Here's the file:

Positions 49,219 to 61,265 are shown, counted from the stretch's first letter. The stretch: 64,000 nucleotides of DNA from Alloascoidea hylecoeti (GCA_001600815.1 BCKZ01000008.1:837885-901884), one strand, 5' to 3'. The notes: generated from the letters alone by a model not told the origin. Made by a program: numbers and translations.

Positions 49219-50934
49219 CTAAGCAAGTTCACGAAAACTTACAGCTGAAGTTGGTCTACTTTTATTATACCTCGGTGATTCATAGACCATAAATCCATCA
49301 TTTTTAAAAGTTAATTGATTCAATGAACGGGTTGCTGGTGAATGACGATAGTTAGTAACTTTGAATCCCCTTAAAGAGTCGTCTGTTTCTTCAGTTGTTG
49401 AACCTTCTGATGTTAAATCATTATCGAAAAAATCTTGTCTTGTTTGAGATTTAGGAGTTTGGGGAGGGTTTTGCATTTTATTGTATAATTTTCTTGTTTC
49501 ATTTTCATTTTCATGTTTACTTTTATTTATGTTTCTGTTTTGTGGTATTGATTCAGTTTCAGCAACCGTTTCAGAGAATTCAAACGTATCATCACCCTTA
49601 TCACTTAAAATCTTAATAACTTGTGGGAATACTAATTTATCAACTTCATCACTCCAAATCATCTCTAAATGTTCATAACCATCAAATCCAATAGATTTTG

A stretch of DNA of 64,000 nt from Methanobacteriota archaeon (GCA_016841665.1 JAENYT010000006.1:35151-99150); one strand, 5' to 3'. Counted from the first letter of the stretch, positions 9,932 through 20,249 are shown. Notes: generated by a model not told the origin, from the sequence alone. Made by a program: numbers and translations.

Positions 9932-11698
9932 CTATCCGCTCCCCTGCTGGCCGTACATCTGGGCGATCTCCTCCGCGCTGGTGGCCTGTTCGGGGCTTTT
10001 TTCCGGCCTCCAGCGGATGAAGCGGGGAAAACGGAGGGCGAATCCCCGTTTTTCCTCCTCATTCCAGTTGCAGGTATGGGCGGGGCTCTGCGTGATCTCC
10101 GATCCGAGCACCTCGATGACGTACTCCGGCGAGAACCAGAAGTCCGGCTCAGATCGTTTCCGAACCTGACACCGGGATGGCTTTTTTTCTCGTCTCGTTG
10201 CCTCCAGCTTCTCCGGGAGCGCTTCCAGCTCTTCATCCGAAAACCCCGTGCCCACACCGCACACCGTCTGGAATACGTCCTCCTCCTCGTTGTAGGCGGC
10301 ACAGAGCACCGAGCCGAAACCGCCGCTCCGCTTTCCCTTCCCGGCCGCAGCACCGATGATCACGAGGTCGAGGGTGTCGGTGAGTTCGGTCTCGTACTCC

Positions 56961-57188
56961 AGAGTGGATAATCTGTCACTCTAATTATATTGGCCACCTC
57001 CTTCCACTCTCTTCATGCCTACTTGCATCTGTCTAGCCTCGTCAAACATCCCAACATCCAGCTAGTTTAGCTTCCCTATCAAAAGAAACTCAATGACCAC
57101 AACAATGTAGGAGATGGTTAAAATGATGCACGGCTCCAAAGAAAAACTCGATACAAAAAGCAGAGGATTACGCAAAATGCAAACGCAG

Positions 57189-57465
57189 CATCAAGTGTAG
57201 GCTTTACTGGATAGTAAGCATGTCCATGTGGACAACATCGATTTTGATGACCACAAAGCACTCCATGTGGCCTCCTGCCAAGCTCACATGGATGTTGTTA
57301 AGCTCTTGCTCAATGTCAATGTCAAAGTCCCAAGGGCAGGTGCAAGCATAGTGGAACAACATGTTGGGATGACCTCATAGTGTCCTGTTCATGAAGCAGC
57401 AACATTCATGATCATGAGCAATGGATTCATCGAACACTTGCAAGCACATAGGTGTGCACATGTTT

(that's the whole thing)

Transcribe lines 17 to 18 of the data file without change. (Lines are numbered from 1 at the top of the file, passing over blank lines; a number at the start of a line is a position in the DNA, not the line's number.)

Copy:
57001 CTTCCACTCTCTTCATGCCTACTTGCATCTGTCTAGCCTCGTCAAACATCCCAACATCCAGCTAGTTTAGCTTCCCTATCAAAAGAAACTCAATGACCAC
57101 AACAATGTAGGAGATGGTTAAAATGATGCACGGCTCCAAAGAAAAACTCGATACAAAAAGCAGAGGATTACGCAAAATGCAAACGCAG